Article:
“It is too small a thing for you to be my servant to restore the tribes of Jacob and bring back those of Israel I have kept. I will also make you a light for the Gentiles, that my salvation may reach to the ends of the earth” (Isaiah 49:6).
John Wesley gazed to the West, across the Atlantic Ocean he had long since crossed, no doubt feeling like a ministry failure from his time in America, seeking God’s assurance in his soul. He reflected on what followed. A warming of his heart to God, an experience of spirit-filled religious zeal, preaching in fields to the working-poor, and an amazing country-transforming movement across England.
But even England could not contain the movement. Wesley’s influence would travel across the Atlantic in the other direction. No doubt he marveled at how it had spread like wildfire across the new world. God was now using other people to reach those he couldn’t reach.
He decides to write these people in his movement. It is called, appropriately, “Advice to the People Called Methodist.”
The old Wesleyan and Methodist movement is no longer a movement, but instead a fractured bunch of spin-off denominations, each of whom are doing their thing, and reporting some kingdom gains. But none are truly a movement any longer. We have institutionalized. And what about The United Methodist Church? The flagship of Methodism is in deep trouble. In response, I wrote of this dynamic and what I feel are unhelpful postures in “Strange Things Are Afoot in The United Methodist Church.”
Some are wondering if a “new denomination” might form out of the fractured UMC, or perhaps with mergers including some of the other smaller denominations (like my own).
Dr. Tim Tennent does not share that view, it seems. The President of Asbury Theological Seminary steps into this gap, this season of uncertainty for the people called Methodist, and this year proclaimed the following:
“The deepest need, in my view, is not a new denomination, but a restored covenant. We can be faithful Wesleyans without a denomination, but we cannot be faithful without a covenant… The network will restore the discipline and covenant which has been so tragically lost. This will not be a new denomination, but a network of churches – a marketable and holy association – which cuts across geographic lines.” ( “Help is on the Way: A New Wesleyan Network in a Post-Denominational World”)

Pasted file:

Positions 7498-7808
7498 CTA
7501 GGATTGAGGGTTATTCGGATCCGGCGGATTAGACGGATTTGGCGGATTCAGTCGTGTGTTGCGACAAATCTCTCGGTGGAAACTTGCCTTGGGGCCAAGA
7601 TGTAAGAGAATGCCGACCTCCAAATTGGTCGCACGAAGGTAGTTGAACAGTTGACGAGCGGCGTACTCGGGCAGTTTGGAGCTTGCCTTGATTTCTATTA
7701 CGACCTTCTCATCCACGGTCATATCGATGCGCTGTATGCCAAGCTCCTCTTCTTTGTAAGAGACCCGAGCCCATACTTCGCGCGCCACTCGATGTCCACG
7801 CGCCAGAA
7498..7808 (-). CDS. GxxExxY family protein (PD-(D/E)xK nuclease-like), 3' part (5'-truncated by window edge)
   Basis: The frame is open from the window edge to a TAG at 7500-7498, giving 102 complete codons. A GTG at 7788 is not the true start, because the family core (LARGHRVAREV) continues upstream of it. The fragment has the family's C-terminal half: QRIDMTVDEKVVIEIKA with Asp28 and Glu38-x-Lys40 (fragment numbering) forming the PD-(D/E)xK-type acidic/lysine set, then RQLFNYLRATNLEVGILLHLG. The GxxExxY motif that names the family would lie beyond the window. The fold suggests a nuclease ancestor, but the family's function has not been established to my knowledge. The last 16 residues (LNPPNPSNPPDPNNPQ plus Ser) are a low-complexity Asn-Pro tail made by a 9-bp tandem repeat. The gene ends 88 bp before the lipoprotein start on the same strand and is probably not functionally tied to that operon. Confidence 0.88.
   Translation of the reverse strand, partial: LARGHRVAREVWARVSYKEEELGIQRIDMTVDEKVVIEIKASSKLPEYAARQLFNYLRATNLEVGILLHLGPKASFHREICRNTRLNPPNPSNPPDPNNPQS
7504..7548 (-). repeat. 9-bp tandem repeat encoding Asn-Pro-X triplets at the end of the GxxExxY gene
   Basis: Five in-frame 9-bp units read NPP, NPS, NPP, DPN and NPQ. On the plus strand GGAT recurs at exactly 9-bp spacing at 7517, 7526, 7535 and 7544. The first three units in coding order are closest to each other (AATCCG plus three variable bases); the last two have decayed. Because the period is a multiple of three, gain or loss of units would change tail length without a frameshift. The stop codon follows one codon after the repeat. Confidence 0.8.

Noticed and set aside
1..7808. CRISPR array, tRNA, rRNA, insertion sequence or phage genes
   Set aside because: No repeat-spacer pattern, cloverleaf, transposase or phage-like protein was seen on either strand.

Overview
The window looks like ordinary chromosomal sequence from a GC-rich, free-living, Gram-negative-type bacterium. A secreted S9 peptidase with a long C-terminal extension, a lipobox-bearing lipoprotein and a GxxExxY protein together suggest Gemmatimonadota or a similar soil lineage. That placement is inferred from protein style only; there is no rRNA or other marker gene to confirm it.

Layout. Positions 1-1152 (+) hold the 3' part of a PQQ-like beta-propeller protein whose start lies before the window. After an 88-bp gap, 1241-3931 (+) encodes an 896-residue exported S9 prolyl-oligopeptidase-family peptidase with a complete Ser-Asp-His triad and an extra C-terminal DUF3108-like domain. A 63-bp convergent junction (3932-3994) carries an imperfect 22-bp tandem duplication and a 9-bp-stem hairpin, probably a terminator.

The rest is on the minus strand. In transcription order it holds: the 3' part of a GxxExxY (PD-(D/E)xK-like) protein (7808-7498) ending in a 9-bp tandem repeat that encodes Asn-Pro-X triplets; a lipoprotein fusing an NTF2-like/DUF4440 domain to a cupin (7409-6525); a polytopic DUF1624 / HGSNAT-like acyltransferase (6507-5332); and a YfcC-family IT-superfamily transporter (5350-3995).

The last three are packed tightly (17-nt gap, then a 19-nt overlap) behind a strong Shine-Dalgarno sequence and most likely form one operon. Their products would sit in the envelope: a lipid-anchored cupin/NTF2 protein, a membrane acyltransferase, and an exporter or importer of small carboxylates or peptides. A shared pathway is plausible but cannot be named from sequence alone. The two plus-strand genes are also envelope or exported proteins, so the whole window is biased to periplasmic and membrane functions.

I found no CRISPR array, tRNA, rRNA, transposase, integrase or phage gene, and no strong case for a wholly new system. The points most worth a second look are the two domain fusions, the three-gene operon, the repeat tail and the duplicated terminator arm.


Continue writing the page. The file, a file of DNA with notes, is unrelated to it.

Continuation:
In “Advice,” Wesley offers several points that might still be applied to the situation. Note a few:
“Keep in the very path wherein you now tread. Be true to your principles. Never rest again in the dead formality of religion.”
He advises “not to talk much of what you suffer; of the persecution you endured at such a time, and the wickedness of your persecutors.” “Nothing more tends to exasperate them than this; and therefore (although there is a time when these things must be mentioned, yet) it might be a general rule, to do it as seldom as you can with a safe conscience.”
He goes on, “For, besides its tendency to inflame them, it has the appearance of evil, of ostentation, of magnifying yourselves. It also tends to puff you up with pride, and to make you think yourselves some great ones, as it certainly does to excite or increase in your heart ill-will, anger, and all unkind tempers. It is, at best, loss of time; for, instead of the wickedness of men, you might be talking of the goodness of God.”
These continue to be compelling words of advice to all the people called Methodist.
I don’t yet know what to think of all this. I only know that I have questions for this possible new Wesleyan movement. Let me just ask them to spark discussion rather than attempting to answer my questions, for I truly cannot. Time and truth will tell.